The Coventry Society is a partner in Warwickshire Wildlife Trust’s Sherbourne Living Landscapes project. This project aims to reconnect the people of Coventry with the city’s river, restore the river for wildlife and complement the growing City of Culture programme linked to nature.
One fascinating story about the Sherbourne concerns the sluice gates.
Five steel sluice gates were installed by the City Council during the war to dam the River Sherbourne to create a water supply for firefighting. The scheme was approved by the Home Office as part of the city’s emergency fire precautions. The gates were supplied by Messrs Glenfield and Kennedy Ltd of Kilmarnock for a price of £2982 and installed by the Council’s own labour force in 1942.
The steel gates replaced previous temporary wooden dams, which had to be removed to avoid winter flooding. The steel gates were adjustable according to seasonal conditions. The gates were part of a bigger plan to secure water supplies for the city centre in the event of bombing raids or fires.
All the sluice gates were made out of steel girders with a large operating wheel (now missing) through a system of gears and chains it would lower and raise the sluice gate dam for when it was required to hold back water. A steel ladder went up to the top were there was a walk way across the gates. It was lined with two hand rails which would have had chains or wire which are now missing together with a wooden planked walk way which also now gone.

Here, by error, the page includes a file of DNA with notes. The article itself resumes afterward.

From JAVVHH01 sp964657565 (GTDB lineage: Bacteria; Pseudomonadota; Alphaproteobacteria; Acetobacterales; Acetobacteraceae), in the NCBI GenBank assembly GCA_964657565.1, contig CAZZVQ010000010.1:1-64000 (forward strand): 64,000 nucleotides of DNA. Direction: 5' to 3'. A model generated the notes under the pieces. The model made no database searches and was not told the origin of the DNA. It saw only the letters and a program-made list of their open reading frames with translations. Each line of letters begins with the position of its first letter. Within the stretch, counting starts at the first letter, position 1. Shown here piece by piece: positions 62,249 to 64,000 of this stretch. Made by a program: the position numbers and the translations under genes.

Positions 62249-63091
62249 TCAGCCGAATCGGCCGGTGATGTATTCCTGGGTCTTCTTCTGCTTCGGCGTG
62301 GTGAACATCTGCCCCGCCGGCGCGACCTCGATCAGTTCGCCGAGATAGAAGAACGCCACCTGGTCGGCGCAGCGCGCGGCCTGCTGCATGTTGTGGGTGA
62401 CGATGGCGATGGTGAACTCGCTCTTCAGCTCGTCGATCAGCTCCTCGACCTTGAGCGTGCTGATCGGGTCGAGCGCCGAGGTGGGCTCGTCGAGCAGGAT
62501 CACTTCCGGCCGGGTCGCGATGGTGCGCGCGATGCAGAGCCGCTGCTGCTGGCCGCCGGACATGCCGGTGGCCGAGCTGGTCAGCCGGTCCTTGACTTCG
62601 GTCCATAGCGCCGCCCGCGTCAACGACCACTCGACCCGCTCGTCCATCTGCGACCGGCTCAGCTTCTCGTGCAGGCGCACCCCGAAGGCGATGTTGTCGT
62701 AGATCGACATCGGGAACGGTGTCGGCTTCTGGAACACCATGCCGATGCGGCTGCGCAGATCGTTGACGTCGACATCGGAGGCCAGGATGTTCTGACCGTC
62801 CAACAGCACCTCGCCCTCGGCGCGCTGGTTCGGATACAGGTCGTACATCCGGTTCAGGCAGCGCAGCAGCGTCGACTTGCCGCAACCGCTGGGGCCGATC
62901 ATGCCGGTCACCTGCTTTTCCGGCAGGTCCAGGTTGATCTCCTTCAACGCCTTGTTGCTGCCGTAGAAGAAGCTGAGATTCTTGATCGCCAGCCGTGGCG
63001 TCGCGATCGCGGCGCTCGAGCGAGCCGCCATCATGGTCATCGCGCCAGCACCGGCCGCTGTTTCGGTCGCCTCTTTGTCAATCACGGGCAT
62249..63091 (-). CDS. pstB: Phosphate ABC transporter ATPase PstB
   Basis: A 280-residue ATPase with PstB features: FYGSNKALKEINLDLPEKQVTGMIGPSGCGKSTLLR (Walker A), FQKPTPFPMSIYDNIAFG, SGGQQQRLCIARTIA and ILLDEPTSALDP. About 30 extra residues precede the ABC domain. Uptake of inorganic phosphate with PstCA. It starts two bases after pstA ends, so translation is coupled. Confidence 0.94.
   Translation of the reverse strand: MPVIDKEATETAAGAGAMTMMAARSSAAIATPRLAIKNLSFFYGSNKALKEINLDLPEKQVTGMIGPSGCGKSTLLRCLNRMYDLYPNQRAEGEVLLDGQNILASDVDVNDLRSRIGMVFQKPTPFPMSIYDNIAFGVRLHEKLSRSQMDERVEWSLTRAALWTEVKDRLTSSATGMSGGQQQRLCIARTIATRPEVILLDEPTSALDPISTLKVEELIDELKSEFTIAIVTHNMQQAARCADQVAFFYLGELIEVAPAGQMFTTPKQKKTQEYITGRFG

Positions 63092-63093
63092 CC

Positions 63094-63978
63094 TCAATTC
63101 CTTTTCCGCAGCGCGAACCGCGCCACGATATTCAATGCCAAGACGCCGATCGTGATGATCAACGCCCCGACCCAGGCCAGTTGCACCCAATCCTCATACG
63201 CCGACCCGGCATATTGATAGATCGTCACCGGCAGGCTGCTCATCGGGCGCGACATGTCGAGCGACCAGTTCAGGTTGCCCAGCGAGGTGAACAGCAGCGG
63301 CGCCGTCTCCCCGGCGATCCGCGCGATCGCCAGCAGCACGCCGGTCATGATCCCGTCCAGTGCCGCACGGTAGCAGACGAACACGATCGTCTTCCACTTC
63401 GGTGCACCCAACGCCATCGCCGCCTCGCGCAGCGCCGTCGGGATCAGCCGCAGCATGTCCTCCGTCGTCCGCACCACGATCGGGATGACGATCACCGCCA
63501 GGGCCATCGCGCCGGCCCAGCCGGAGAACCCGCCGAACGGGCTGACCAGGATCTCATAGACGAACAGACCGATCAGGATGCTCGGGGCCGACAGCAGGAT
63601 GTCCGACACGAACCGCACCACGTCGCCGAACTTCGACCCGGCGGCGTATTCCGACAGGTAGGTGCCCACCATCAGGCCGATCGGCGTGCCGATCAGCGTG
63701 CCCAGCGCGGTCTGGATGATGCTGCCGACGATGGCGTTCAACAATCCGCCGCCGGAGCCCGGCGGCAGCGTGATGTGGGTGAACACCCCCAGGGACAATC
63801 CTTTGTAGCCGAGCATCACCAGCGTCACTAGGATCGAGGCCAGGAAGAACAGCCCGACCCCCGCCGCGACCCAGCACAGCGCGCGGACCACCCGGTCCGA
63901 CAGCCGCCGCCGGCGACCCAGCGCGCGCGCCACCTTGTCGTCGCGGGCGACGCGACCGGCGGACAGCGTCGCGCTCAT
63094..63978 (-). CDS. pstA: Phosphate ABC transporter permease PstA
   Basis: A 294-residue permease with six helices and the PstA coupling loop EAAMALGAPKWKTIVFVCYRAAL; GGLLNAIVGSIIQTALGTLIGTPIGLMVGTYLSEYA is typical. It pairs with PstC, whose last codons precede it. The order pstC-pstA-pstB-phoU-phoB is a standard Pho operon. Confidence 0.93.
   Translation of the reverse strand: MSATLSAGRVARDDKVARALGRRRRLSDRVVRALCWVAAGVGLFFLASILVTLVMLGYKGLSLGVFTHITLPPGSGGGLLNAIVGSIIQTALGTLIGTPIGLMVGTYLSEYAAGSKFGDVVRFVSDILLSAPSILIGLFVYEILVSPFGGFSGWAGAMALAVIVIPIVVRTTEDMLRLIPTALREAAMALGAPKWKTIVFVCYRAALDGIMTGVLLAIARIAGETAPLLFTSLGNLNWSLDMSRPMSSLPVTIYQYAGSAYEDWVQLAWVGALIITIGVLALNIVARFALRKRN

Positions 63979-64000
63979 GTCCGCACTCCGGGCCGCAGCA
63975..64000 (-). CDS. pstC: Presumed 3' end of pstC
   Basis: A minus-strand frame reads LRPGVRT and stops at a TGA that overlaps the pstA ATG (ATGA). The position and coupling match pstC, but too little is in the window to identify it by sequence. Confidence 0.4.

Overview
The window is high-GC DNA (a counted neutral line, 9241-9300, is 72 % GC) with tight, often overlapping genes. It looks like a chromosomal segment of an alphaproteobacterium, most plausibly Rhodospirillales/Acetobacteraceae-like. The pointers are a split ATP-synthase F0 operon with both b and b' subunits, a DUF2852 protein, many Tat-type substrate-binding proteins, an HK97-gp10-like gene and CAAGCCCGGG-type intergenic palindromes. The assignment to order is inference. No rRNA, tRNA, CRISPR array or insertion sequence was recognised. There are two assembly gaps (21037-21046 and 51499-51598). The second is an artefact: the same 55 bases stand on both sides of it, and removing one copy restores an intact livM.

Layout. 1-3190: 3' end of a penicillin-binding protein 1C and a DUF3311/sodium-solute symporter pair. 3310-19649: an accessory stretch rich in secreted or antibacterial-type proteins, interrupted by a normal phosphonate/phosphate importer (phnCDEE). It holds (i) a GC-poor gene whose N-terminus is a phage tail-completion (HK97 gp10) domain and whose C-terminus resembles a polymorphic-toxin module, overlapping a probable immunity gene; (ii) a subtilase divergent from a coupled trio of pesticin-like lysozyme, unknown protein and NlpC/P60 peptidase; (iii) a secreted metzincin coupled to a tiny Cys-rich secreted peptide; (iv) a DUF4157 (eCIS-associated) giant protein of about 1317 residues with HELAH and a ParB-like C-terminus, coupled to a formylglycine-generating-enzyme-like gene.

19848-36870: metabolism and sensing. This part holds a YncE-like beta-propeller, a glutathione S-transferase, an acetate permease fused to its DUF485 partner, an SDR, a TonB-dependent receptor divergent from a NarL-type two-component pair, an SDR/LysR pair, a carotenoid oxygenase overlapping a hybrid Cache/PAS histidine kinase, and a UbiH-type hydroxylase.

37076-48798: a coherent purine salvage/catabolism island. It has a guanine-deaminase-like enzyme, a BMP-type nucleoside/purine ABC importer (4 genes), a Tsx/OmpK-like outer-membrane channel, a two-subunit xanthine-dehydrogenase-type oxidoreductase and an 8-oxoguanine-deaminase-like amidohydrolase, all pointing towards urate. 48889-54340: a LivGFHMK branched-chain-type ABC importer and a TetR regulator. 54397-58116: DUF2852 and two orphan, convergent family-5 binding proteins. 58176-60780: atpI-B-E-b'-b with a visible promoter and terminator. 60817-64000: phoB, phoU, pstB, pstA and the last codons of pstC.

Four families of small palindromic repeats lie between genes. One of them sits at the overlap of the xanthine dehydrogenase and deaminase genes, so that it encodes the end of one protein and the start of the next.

A campaign to save the gates was initiated by CovSoc Life Member Ralph Butcher, who lives close to the River Sherbourne at Whitley. In 1998 Ralph campaigned to preserve the sluice gate near London Road as a memorial to the city fire fighters who lost their lives during the blitz. Unfortunately the city council was not prepared to support the campaign and pointed out that the structures were not listed.
Shortly afterwards the sluice ended up being cut up and taken away after some youths were able to get the gate to drop a bit making it jam. City Council workmen came along and just took it away on health and safety grounds without checking or trying to make it safe.
Today there are just two of the five sluice gates remaining and these could be at risk as well. The remaining ones are at Harper Road and the Charterhouse Fields, the latter is on the Local List and therefore has some protection.
So the question is, should the sluices be protected or commemorated in some way as part of the Sherbourne Living Landscapes project? What would be appropriate? Plaques, Information panels, restoration, listing?
What are your thoughts?